Cathy your right. I told my surgeon that i was scared of dying in theatre and he laughed and said that if he had a penny for every person who told him that he would be a billionaire.

Its a very natural emotion. I was convinced i would and i survived 11 hours under the knife with no ill effects x

Hi everyone

A big thank you to everyone who have posted their reassurances and advice for me to read. Unfortunately, just after my last posting I had to return my laptop computer back to work - I’m a teacher and the supply teacher needs it for lessons. As a result, I didn’t have access to the forum until today and I’m now 8 days post op.
How I went through with it I don’t really know. I came close to recalling the consent form an hour before the operation but an understanding nurse talked me through my worries. Now, several days on I’m a lot calmer if a whole lot sorer (if there’s such a word!) I realise now that it was a lack of information and a totally cold surgical team that freaked me out more than I needed to be. My surgeon did not see me on the morning of the op even though his colleague saw his breast patients to reassure them. When I was in the anaesthetic room being prepped for the op he came in banged my notes on to my feet and totally ignored me,not even a good morning. I started to shake really violently and the anaesthetic team clustered around in concern and genuine warmth to reassure me and then I was knocked out. I did not see him the following day but the hospital bcn came round and I told her how I still didn’t really know much about my cancer and that my surgeon’s treatment of me left me feeling like an object. She got my notes and told me that I had grade 2 dcis 52mm and that the mastectomy was essential becuase of the size of the dcis. A short time later the surgeon and his two robotic assistants came up (I’m sure becuase of the bcn) and he told me the dcis would have evolved into a nasty cancer. He then joked about my flat small breasts and said he’d tried to find an implant that was small enough and flat enough to match it and then left. I was under the impression I was supposed to be have been gratified by his visit. I did not see him again for the rest of the 4 days I was in hospital. His registrar and house officer are both women and I feel shame on them that they seem to be adopting his cold clinical manner.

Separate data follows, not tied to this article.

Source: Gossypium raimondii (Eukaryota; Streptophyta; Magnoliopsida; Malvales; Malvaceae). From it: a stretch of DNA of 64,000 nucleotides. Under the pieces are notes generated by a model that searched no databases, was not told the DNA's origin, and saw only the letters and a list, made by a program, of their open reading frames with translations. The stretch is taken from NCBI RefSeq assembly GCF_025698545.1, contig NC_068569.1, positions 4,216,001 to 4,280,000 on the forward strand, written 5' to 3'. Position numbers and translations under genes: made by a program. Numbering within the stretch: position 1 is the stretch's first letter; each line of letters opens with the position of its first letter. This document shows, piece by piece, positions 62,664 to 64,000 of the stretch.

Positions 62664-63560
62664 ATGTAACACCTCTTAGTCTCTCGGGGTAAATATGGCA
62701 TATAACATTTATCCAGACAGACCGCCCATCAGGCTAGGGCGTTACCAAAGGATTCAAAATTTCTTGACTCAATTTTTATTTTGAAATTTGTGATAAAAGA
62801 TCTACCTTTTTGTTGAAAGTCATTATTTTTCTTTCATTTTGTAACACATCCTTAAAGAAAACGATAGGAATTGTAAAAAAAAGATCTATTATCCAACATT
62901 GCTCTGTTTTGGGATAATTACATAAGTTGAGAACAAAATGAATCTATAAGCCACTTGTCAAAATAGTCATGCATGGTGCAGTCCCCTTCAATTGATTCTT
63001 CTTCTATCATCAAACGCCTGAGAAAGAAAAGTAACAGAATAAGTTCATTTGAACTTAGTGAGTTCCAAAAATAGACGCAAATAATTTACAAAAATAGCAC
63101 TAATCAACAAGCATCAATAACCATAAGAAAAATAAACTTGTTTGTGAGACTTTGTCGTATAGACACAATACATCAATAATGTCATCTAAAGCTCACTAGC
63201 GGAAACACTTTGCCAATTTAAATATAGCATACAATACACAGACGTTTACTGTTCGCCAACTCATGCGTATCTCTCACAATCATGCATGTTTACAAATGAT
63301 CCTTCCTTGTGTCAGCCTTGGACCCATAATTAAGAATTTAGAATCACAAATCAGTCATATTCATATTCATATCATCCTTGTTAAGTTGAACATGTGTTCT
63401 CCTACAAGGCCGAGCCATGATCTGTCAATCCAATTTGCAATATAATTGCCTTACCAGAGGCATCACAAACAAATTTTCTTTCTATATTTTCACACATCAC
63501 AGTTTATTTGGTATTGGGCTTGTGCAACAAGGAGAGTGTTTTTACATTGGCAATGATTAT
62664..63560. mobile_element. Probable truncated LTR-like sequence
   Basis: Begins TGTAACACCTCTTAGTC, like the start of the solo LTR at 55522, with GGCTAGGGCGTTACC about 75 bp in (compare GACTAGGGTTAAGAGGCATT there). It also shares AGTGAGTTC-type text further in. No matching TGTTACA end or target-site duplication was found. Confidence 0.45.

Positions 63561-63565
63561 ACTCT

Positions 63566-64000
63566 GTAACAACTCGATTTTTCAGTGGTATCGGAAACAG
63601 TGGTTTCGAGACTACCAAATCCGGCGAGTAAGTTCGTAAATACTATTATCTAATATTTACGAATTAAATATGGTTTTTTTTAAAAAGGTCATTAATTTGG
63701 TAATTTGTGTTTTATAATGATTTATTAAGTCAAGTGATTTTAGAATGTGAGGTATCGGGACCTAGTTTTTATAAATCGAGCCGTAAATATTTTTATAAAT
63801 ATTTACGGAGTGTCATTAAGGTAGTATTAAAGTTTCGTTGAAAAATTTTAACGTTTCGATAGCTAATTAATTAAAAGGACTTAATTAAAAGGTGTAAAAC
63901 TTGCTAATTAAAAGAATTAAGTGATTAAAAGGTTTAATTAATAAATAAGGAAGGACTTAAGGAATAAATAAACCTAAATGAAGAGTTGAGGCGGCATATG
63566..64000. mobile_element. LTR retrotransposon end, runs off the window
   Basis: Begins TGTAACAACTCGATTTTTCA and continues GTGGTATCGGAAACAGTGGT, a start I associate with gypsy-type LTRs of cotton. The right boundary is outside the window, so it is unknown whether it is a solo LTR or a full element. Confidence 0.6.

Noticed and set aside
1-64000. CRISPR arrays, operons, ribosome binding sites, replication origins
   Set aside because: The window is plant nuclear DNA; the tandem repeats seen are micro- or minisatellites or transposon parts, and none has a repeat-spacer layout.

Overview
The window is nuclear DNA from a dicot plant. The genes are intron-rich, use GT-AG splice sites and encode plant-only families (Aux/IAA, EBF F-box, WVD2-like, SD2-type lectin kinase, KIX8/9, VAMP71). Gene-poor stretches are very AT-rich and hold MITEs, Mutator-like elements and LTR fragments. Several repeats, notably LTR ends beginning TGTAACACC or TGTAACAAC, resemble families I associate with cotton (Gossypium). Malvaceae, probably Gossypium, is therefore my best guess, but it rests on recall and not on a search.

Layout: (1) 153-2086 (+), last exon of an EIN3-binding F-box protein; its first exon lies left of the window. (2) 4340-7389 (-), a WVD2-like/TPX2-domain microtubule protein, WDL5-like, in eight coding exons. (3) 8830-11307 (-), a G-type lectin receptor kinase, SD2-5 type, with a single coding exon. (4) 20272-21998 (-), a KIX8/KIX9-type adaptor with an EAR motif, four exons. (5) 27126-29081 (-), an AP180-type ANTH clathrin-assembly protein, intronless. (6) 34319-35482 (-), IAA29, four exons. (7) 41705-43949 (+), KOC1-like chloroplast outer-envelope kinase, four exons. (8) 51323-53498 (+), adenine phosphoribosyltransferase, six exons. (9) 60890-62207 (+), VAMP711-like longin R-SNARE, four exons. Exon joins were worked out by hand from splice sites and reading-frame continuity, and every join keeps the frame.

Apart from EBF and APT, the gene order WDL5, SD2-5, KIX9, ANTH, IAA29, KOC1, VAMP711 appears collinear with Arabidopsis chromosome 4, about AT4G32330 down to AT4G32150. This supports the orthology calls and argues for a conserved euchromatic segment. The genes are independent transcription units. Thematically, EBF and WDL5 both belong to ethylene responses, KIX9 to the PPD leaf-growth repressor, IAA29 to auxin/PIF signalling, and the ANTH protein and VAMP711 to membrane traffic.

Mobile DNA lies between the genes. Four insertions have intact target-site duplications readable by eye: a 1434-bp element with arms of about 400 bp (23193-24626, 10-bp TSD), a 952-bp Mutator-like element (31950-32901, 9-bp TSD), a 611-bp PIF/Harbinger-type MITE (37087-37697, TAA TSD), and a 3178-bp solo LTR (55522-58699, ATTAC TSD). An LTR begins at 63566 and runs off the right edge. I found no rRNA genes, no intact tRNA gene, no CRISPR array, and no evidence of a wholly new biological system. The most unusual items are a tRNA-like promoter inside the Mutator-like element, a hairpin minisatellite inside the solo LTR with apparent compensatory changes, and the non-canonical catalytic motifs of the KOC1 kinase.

At least now, I feel my mastectomy may not have been in vain. I am due at the clinic on thurs to have my staples removed and I will see his handiwork for the first time. I am worked up about his contemptuous opinion about my small flat breasts - I’d never thought of them in that way before- and it has affected my body image now. I try not to think about it too much, as I don’t have a high opinion about him either except that he seems to think he has the right to vocalise his views whilst I’m too good mannered to say that he may be a marvellous surgeon - by reputation I’m told but I’ll be the judge of that myself on Thurs- but his bedside manner is non-existant and he should have stuck to general surgery not breast surgery as he cannot empahise with women at all.
Two lymph nodes were removed and I’m not sure why as my dcis is supposed to be non invasive. I’m a wee bit worried that maybe there’s more there than was thought of at the time but I only have 2 more days to wait to find out. I have spent the last 8-9 weeks waiting for closure on this, maybe that’s now about to come.I’m nor looking forward to having this man as my consultant in the coming weeks and months but I’ll just try to grit my teeth and bear it. I’ve been reading some more comments about lovely understanding surgeons and bcns and I feel very envious. I am a naturally anxious person and need a lot of reassuring and information. To have had an understanding surgeon and bcn who’s not bustling around recommending anti depressants would have been marvellous.
Thanks again for all your comments. Keep in touchj.

what a trying time you have had due to the arrogance of your surgical team, so sorry , its hard enough to get through this , have you thought of changing your surgeon, its patients choice and we all deserve basic care and good manners .

good luck